I’ve had people pass me, while I was in the left turn late, heading into oncoming traffic, because wherever it was they had to be was more important to them than considering the accident they might have caused by their impatience and reckless driving.

I’ve heard people talk about a bank who denied them loans as “not giving me my money!”  But it wasn’t their money!  This idea that someone else is denying you access to *their* money is now equated with being denied access to *your* money. (And no, I’m not going to get into the actual details of that not even being the bank’s money, that money was created out of thin air from nothing at all… that’s a different rant.  Being denied a loan for prejudiced reasons is also a different rant, but that happens, too.)

But in general, we’ve become very self-centered, spoiled, and entitled.  We don’t care about lifting up one another, only ourselves.  We don’t care who is denied something, so long as *we* aren’t denied something.  We aren’t grateful for what we have, we’re indignant that we don’t have more.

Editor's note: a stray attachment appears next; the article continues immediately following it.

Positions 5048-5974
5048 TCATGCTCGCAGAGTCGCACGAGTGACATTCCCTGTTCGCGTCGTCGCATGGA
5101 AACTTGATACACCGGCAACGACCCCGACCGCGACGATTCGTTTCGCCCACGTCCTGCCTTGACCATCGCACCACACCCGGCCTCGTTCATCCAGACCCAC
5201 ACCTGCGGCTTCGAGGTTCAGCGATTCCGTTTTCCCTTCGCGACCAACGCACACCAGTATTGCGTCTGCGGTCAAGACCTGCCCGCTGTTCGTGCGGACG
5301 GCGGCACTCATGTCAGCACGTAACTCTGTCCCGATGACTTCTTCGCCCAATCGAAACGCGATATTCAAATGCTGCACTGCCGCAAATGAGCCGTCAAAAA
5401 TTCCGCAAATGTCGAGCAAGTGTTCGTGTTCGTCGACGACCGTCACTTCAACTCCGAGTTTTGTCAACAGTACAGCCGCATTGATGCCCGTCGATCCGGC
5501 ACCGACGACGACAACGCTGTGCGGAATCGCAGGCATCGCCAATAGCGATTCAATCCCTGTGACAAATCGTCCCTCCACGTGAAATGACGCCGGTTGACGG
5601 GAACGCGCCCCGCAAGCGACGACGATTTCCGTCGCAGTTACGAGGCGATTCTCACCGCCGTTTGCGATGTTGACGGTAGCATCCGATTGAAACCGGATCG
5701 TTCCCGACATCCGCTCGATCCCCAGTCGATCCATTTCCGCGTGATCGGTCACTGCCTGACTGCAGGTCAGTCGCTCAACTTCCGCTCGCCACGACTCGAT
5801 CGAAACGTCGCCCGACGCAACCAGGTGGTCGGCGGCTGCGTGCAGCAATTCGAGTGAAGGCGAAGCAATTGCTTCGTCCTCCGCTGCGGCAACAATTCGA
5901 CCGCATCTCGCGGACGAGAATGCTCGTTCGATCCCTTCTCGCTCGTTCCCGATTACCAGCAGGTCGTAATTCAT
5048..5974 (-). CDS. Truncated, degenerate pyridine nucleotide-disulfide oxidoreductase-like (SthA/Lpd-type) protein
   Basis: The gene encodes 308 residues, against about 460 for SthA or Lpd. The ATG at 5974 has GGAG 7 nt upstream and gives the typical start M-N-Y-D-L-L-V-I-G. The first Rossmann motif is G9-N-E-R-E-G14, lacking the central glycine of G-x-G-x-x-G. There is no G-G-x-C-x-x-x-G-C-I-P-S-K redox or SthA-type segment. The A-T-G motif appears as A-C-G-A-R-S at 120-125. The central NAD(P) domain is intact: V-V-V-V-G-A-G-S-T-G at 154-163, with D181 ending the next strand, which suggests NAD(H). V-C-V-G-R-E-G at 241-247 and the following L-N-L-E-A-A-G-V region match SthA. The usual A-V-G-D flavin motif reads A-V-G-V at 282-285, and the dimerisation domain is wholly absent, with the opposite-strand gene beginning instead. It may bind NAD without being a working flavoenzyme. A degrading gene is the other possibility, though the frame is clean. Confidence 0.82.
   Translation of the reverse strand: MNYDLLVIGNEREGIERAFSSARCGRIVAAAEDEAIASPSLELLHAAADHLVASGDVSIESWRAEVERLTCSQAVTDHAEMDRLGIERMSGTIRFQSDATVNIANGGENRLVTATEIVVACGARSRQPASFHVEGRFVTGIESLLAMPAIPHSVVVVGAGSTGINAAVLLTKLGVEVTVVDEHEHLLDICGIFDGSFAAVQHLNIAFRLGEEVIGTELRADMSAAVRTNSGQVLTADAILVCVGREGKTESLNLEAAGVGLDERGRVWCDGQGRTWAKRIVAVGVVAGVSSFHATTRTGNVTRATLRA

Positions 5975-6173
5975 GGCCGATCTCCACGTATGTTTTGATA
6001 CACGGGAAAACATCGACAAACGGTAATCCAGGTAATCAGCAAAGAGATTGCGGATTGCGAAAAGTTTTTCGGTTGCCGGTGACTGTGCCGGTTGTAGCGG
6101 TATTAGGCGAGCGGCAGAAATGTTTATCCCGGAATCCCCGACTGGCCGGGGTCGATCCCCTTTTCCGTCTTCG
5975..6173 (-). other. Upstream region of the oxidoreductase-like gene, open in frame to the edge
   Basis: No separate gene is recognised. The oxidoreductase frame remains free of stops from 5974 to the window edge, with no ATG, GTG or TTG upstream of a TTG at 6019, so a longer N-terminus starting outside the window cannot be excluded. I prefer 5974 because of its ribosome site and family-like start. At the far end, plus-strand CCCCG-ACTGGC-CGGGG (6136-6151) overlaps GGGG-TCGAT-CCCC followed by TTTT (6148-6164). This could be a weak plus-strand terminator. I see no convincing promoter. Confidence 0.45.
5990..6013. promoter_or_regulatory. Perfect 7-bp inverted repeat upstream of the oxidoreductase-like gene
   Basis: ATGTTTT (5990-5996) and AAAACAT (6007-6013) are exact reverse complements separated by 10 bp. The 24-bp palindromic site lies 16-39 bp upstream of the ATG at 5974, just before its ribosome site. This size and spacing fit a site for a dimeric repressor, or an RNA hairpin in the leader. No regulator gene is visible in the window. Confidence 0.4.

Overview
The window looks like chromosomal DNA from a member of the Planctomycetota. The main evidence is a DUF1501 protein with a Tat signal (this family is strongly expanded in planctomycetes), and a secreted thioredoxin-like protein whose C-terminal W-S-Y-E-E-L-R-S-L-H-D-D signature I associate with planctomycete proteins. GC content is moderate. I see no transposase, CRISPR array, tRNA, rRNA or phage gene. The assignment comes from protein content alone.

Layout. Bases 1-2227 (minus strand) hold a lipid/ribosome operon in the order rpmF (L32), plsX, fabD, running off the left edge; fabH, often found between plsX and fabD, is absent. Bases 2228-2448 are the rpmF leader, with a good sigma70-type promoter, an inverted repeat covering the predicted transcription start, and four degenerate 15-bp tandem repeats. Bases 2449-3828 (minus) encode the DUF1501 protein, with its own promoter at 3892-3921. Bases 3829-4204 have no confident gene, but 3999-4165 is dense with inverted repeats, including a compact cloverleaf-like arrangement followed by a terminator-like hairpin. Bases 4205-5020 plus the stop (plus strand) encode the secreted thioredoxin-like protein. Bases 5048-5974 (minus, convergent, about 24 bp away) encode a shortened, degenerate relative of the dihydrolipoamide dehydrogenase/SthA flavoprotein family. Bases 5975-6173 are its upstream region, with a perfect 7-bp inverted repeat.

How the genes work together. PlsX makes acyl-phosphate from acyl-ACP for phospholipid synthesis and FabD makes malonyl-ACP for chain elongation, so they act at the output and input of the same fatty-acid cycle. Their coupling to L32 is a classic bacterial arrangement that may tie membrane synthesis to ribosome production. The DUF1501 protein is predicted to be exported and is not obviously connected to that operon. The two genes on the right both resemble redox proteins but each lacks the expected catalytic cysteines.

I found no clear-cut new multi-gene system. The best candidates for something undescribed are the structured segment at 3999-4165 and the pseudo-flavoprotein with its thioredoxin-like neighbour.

I suppose it could be the country going through it’s terrible two-hundreds…  (not that it was all that good in the first place) but wouldn’t it be nice if people remembered we’re all in this together?  You can’t climb a latter if you keep sawing off the rungs because they’re “in your way”.

Take a minute today and think of who around you helps you ‘get where you’re going’, either literally or metaphorically.  Think about the janitor (or maybe the family member!) who replaces the toilet paper rolls so you can… ehem.  Think about the person working at the check-out counter so you can buy your things.  Think about the snow plow driver who has to get to their work so you can get to yours.